Synthesis of Concurrent Garbage Collectors
|Douglas R. Smith||Kestrel Institute||[Home Page]|
Notice: Hosted by Richard Waldinger
Date: Thursday August 25, 2011 at 16:00
Location: EJ228 (SRI E building) (Directions)
We discuss the generation of concurrent garbage collectors by an automated refinement process in Kestrels Specware system. Starting from a formal specification of requirements, we apply a sequence of transformations that generate correct-by-construction refinements, ultimately resulting in the generation of efficient compilable code.
To handle the specification and refinement of stateful/concurrent processes, we are developing techniques for a mixed algebraic/coalgebraic-style of specification within the higher-order logic of Specwares MetaSlang language. In addition to generic techniques for algorithm design, we developed new coalgebraically-oriented techniques for invariant maintenance and refining the types of observers. We generate refinements using purely functional calculation based on the axioms and theorems of the domain specification. Our goal is to generate code and proofs at the same time. As a final step, we transform the coalgebraic operators to stateful form and encapsulate the top-level processes as threads.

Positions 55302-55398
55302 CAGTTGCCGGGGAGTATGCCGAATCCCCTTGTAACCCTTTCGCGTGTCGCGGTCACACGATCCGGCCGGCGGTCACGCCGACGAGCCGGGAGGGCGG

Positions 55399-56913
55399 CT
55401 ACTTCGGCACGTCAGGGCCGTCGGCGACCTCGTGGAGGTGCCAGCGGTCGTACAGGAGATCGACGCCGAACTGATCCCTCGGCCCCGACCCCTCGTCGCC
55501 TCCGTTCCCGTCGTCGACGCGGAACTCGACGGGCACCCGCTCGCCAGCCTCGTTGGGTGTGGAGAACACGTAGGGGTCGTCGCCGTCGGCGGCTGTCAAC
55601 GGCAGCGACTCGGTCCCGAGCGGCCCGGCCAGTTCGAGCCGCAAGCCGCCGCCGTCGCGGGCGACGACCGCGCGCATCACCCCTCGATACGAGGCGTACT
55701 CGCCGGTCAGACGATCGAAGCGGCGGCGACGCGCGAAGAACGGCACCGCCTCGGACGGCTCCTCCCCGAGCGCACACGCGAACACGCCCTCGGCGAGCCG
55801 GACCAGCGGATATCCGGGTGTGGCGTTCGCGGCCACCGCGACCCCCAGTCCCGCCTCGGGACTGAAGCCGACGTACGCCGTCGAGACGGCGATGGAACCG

Dr. Douglas R. Smith is a Principal Scientist at Kestrel Institute and serves as President of Kestrel Technology LLC (both in Palo Alto). He is a Fellow of the American Association of Artificial Intelligence (AAAI) and an ASE Fellow (Automated Software Engineering). During 1986-2000, he periodically taught an advanced graduate course on knowledge-based software development at Stanford University. Dr. Smith served as Chairman of IFIP Working Group 2.1 on Algorithmic Languages and Calculi during 1994-2000.
Dr. Smiths research interests have centered around formal specifications, automated inference, and program synthesis. He has led the development of a series of software synthesis systems, including KIDS (Kestrel Interactive Development System), Specware, Designware, and Planware. Applications have included a variety of complex high-performance schedulers for the US Air Force.
Dr. Smith has over 30 years experience in the field of automated program synthesis and has published over 100 papers. He has one patent. He received the Ph.D. in Computer Science from Duke University in 1979.
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